Phobos is the largest of the two moons of mars, it is also the innermost. The diameter of, the heavily cratered, Phobos is approximately 16 by 13 by 11 miles. It is also the closest Moon to any planet in the Solar System, with a distance of 3728.2 miles from the surface of Mars.
This moon was discovered on August 17, 1877 by Asaph Hall, and is named after, Fear, the Greek mythological son of Ares, the god of war. Ares is the Greek counterpart of the Roman god of war, Mars.
The most major feature on Phobos is the large crater named Stickney, after the maiden name of Hall's wife. This large crater may have been created when the moon initially crashed into Mars, while the crash left a large crater the moon stayed in orbit with the planet.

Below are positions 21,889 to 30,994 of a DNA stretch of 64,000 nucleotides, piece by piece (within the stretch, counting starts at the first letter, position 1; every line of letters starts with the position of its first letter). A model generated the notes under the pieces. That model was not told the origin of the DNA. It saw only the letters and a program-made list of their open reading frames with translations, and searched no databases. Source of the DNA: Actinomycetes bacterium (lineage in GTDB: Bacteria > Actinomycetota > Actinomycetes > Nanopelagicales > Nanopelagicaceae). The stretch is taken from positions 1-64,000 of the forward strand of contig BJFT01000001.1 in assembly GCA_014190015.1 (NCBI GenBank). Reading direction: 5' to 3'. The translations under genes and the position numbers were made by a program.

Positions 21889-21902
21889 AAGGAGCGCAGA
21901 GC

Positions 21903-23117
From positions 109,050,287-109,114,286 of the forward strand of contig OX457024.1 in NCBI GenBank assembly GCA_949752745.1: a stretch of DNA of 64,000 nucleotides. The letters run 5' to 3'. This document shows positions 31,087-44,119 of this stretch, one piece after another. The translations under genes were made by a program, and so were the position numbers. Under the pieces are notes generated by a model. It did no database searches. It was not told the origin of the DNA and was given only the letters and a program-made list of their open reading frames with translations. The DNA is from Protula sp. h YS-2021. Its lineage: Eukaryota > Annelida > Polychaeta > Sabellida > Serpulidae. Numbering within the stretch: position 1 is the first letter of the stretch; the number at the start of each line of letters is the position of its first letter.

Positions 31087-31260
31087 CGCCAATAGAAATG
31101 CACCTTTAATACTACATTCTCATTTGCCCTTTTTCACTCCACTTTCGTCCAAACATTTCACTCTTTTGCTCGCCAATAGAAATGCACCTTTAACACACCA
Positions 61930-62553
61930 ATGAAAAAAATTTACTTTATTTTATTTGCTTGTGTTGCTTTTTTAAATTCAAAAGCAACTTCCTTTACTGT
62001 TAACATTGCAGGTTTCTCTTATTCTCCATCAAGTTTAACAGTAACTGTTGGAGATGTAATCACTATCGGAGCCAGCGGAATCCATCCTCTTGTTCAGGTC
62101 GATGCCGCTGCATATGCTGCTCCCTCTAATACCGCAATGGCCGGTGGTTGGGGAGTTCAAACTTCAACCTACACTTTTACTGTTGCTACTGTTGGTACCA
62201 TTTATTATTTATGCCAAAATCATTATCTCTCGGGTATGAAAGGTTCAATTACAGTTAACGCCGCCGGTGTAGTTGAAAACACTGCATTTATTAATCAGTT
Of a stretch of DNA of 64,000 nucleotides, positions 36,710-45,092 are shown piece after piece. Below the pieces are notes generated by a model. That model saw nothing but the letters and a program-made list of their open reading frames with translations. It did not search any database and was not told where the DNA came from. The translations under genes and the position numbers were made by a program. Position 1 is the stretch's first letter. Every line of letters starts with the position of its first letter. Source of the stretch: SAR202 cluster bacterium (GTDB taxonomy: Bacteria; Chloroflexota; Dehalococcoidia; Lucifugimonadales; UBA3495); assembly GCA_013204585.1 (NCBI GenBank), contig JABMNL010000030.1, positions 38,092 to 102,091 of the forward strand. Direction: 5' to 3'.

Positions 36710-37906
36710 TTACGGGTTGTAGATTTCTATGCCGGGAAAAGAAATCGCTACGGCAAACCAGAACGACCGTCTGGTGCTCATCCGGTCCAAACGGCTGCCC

Phobos may be composed of carbon-rich rock- like asteroids, it is extremely dark, and very similar to carbonaceous chondrite meteorites. It is speculated that since the density is very low that it is most likely composed of a mixture of rock and ice.
In 1988 the Soviet Union launched the spacecraft Phobos 2 to do a scientific exploration of Phobos. When it arrived it detected a outgoning gas from the moon, but the spacecraft died before further analysis could be completed. It is speculated that the gas, was melting ice water vapor being released, as the moon was heated by the Sun.
Unfortunately, Phobos is on a collision course with Mars, it orbit below synchronous altitude tidal forces are lowering its orbit at approximately 1.8 meters every 100 years. It is speculated that it will crash into the planet in 50 million years or break up upon contact and create a ring around the planet.
There has been discussion, between scientists, of using Phobos as a space station, for use during the future explorations of Mars.